February 27, 2011 in Featured
By PIERRE ZUPPIROLI
My visit to the Philippines started in Palawan. I wanted to encounter it’s renowned biodiversity by walking in it’s rainforests and swimming in it’s coral filled sea. At the end of January, I was in Puerto Princessa. It was only later, when I arrived in Manila, that I found out that, the very same day, Gerry Ortega had died.He had been an ABS-CBN journalist and was an enthusiastic ecologist. A few days earlier, family of the late botanist Leonard Co, filed murder charges against officers and members of the Armed Forces of the Philippines. These two victims are reknowned ecologists and promoters of sustainable solutions. The first was protesting against the aggression of the mining industry on the rainforest and the mangrove in Palawan. The second was a botanist specialized in the knowledge of medicinal plants. These two are victims of political violence executed by those who are supposedly in power to protect them.
In the Philippines there are almost 13,500 species of flora which compromise 5% of the whole worlds species of flora. There are 4,951 species of marine plants, 1,201 are considered endemic by the IUCN. Two hundred ninety (290) sites are classified into various protected areas . It is my first time in the Philippines, and I knew before coming the importance of the archipelago’s biodiversity; coral gardens and mangroves, wetlands and lichen forests, bamboo grass meadows found on the highest peaks …
This diversity is very linked to the richness or ‘poorness’ of the soils and the use of them since centuries by indigenous communities. These soils also contain plenty of precious minerals. It is so easy for some specialists to find copper, silver, iron, gold, zinc, lead …Yet, a long time ago the indigenous peoples were finding minerals to make necklaces, bracelets, tools used for daily tasks and rituals.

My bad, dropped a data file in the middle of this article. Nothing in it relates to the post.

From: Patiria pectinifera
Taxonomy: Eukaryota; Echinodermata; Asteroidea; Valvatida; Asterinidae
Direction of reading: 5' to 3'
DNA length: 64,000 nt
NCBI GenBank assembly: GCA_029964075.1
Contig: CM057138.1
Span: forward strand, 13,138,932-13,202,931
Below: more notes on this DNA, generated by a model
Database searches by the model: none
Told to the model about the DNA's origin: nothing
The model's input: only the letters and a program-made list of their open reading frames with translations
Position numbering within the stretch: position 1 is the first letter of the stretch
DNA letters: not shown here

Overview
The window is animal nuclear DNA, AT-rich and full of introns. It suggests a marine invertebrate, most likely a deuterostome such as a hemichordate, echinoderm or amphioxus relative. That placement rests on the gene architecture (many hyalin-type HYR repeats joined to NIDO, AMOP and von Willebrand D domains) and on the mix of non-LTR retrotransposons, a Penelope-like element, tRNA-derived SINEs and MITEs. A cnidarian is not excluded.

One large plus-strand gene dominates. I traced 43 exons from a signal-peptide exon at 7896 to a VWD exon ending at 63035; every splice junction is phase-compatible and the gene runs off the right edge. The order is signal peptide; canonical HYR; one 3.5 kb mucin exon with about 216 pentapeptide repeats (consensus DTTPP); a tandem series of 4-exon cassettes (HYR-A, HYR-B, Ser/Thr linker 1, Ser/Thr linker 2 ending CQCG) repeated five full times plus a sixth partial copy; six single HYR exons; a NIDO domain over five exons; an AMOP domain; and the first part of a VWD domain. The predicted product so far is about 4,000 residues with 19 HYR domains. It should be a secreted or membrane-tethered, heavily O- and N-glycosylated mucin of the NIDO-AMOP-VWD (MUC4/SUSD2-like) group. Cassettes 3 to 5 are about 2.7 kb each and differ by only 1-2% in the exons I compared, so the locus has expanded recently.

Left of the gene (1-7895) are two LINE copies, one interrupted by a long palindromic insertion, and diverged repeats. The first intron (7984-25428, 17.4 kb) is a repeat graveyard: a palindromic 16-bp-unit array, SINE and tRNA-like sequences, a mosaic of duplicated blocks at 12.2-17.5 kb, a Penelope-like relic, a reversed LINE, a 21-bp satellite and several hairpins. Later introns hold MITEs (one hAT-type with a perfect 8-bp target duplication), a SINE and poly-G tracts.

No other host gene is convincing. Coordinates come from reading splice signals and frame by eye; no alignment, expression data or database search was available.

Since the end of the 19th century the huge industries have been constructing huge mines and huge dams, creating a unique and incredible degradation on Mother nature and on the people who exist in harmony with her. Not only the mountains, the wetlands, the marine life, the flora and the mangroves are violated, but also those who protect their only chance to survive.
What will happen in the next couple of years? By its laws, the Filipino government approves the profitable control by foreign industries on most of the protected areas of the country. Communities rarely see any benefits from the presence of mining exploitations on their lands. There are no indemnities for the damages caused by the mining operations on the water and on the soils.
Everywhere around the world, in western countries also, globalization brings more and more degradation on every type of habitat. The poorest populations may not survive. The example of Haiti shows that after the destruction of nature by deforestation and mining, dictatorship, militarization and ethnocide, populations are left defenseless in the wait of cyclones caused by climate changes, or earthquakes.
So what are the lessons to be taken? They are given to us by the indigenous people who live under their ancestral traditions and collectively work for the stopping of development. They can give us lessons on non-development, sustainable living, fraternity and unity. We must cut the uniformity of the global and unique way of development because it is an irresponsible and individualistic way of thinking. Mother nature is generous and has its allies in all countries of the world. They have to unite their voices: women and men, indigenous peoples and city dwellers, the poor and the discriminated, each leading it’s battle in a unique way but uniting under a common goal: to fight against capitalist exploitations. I like to think of the example of a bird migrating from one country to another, feeding on different seeds, waters and insects. Finding it’s way locally, but also globally. Finding in each region it visits the food it needs and the richness of differences.
Even if the fear and the violence done by the state and it’s army is increasing, Filipinos should continue their struggle to defend their land and their precious resources. # nordis.net
(Pierre is French, an environmental educator and had been working with NGO’s protecting animals.At the moment, he is on a visit in the Cordillera through Innabuyog).